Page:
Music is the heart of El Royale, and so, when Erivo takes the mike as the self-possessed – if a little shy – lounge singer Darlene, she becomes its soul. (Further evidence of her phenomenal talent: all of Erivo’s songs were performed live.) Similarly, gravity seems to reorient itself around her in Widows: one of that film’s most electric scenes is the one in which Erivo and Davis face each other down, never uttering a word. It’s not just her nerve that’s steely, either; her character Belle is a hairdresser, a getaway driver, and – by the looks of her most kinetic scenes – an Olympic-grade athlete. If Belle’s running and boxing prowess don’t win Erivo a lead in an action film – she would, incidentally, make an excellent Bond – then the three starring roles she already has lined up for 2019 will just have to do.
Next seen in: Chaos Walking
Henry Golding is fast becoming another serious fan favorite, both for the eighth incarnation of cinema’s most beloved MI6 agent and the Man of Steel. Each of his performances this year – as the dashing scion of one of Singapore’s old money-rich families, and the considerably less fortunate Ben Affleck proxy in Paul Feig’s Gone Girl-esque A Simple Favor – demonstrate a debonair charm and rapport with the camera so effortless he seems born for the role. And, while Feig’s movie afforded him less screen time, it did also showcase an edge not present in his intensely likable Nick Young. Irrespective of the limited range offered to him in Crazy Rich Asians, though, that part did mark something of an achievement in itself, it not always being easy to warm to cinema’s filthy rich.
Whether he’s ultimately bested by one of the myriads of other contenders for those aforementioned roles, it’s unlikely Golding will have trouble securing leads elsewhere. His current schedule is evidence of that: as the romantic lead in Paul Feig’s holiday crowd-pleaser Last Christmas, he’s set to wring at least one more use of that Nick Young brand of charm. And there are more diverse opportunities on the roster, too: Guy Ritchie’s Toff Guys will see Golding play a Vietnamese gangster, while his most significant and fleshed-out role yet looks to come via Hong Khaou’s art-house film Monsoon, which has him cast as a Vietnamese-British gay man exploring his roots in Saigon.
Next seen in: Toff Guys
In Andrew Haigh’s Leon on Pete, Charlie Plummer is a quintessential A24 hero: unabashedly vulnerable, fiercely compassionate, and communicative in ways that don’t require words. He plays a boy who meets and finds affinity with a horse – not the most original of cinematic premises, it’s true – but Lean on Pete owes its quiet, unexpected potency to Plummer’s performance. He’s both the key to the movie’s humanism and the bedrock for its realism, communicating resilience, humility, and simmering, then seething, desperation in a largely reticent turn as Charley, a fifteen-year-old for whom an already difficult life quickly becomes an exercise in spirit-grinding.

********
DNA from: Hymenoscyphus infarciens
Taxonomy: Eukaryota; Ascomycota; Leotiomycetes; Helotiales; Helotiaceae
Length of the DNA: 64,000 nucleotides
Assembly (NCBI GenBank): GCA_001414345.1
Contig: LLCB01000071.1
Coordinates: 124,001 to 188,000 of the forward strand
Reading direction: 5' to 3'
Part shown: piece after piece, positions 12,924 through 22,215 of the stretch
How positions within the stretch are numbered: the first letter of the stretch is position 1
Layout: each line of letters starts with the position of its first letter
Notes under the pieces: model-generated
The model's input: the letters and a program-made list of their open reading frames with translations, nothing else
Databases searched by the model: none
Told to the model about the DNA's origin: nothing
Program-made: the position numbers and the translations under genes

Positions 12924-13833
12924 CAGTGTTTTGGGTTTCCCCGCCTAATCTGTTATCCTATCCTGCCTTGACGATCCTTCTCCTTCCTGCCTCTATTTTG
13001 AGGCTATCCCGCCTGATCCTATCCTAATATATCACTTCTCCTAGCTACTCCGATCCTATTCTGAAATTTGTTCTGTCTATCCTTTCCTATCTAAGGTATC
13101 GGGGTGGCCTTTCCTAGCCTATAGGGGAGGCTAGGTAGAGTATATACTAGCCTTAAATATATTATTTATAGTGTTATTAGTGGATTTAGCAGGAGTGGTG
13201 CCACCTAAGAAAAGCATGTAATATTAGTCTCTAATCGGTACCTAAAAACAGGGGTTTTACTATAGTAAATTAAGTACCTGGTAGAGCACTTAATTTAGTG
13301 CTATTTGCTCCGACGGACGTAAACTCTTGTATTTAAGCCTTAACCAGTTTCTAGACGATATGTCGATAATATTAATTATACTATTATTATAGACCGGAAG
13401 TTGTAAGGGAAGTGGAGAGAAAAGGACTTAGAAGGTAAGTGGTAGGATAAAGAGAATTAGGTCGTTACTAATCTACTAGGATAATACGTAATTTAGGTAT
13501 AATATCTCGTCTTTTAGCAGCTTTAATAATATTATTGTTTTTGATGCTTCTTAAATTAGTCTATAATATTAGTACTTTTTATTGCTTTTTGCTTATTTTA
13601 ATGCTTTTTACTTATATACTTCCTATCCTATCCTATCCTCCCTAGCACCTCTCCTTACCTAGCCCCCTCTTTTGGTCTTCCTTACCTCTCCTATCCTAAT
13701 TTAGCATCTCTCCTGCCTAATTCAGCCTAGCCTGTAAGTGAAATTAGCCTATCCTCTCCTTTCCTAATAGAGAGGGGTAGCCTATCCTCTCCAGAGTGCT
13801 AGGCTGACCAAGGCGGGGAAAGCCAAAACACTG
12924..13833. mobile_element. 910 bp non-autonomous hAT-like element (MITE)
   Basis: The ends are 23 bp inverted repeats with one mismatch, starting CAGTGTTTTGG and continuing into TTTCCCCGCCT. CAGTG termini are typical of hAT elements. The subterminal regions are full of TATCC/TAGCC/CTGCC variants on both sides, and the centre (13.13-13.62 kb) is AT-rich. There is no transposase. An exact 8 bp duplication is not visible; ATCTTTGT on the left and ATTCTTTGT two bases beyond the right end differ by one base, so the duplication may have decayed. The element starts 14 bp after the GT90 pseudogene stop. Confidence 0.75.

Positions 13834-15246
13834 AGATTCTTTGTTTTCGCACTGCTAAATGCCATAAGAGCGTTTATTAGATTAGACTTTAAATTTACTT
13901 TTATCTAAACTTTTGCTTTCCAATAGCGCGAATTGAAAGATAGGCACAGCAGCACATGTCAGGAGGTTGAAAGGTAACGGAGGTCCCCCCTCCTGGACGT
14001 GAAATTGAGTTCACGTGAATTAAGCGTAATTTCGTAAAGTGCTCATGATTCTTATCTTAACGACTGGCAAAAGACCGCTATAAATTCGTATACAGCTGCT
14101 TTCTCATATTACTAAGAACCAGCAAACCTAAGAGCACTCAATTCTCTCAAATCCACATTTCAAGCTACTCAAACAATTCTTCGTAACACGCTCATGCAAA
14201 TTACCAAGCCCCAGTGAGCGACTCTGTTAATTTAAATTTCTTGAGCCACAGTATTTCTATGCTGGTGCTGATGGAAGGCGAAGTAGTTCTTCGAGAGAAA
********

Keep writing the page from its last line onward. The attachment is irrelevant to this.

This is not Plummer’s first major performance, having played the abductee in last year’s botched Getty biopic All the Money in the World. Unfortunately for Plummer, his performance was unforgettably overshadowed by the retroactive expulsion of Kevin Spacey and the audacious technical patch-up that frantically ensued. 2018 has more than made up for that eclipse of Plummer’s talent, though: aside from Lean on Pete, he has had another two starring roles, most notably as a boy tormented by the suspicions that his father might be a serial murderer in The Clovehitch Killer. Thankfully, the future looks like it will provide Plummer with similarly diverse opportunities: he’s set to take the lead in tearjerking YA adaptation series Looking for Alaska, sci-fi film Spontaneous, dystopian indie Gully, and another A24 distributee Share.
Alex Wolff won’t be entirely unfamiliar to every audience demographic; he was a Nickolodeon kid in childhood, the star, along with his real-life brother, of the much-watched musical comedy show their mother created. His Hereditary character Peter doesn’t enjoy quite the same family dynamics, however, his domestic life being fraught enough even before demonic spirits begin to inhabit the bodies of his mother and sister. It’s this role that shot Wolff out of moderate success – his resumé includes a small role in last year’s box office-breaking Jumanji sequel – and into full-on stardom this year.
That celebrity is more than earned. His Hereditary performance feels highly innovative because of a decisively regressive style: in a canny evocation of the psychic damage trauma can wreak, Peter seems to revert from a mercurial teen into a boyish embodiment of one single emotion – pure, nightmarish dread – as the film lets its many terrors loose. The horizon holds similar opportunities for Wolff to demonstrate his range: amongst a couple of supporting performances in films starring Hugh Jackman and Liev Schreiber, 2019 will also see Wolff make a bold leap behind the camera in The Cat and the Moon, a passion project he’s writing, directing, and starring in.
Next seen in: Bad Education
Yalitza Aparicio’s will go down as one of the great non-professional acting performances in cinematic history. She had just trained to become a teacher when she was cast as the lead in Alfonso Cuarón’s most intensely personal work yet: not only is the film based in part on his own life, but Cuarón also wrote, shot, and co-cut it. Roma doesn’t feel like the “origin story” of a great director, though. That’s because, in a necessary corrective to reality, Aparicio’s Cleo – the stoic, selfless and largely underappreciated nanny for a middle-class Mexico City family – takes full focus.
That is the film’s blessing because, just as Cleo is the (often invisible) force keeping her employer’s family functioning, Aparicio is Roma’s gravity and its emotional engine. The gentleness that characterizes her performance make Cleo an instant contender for our own empathy, but that empathy never feels like it’s being asked for: hers is a performance so natural it seems not to have even been mentally processed by Aparicio as a performance in the first place; it simply flows out of her. If Aparicio isn’t deserving of an Oscar nod this year, who is?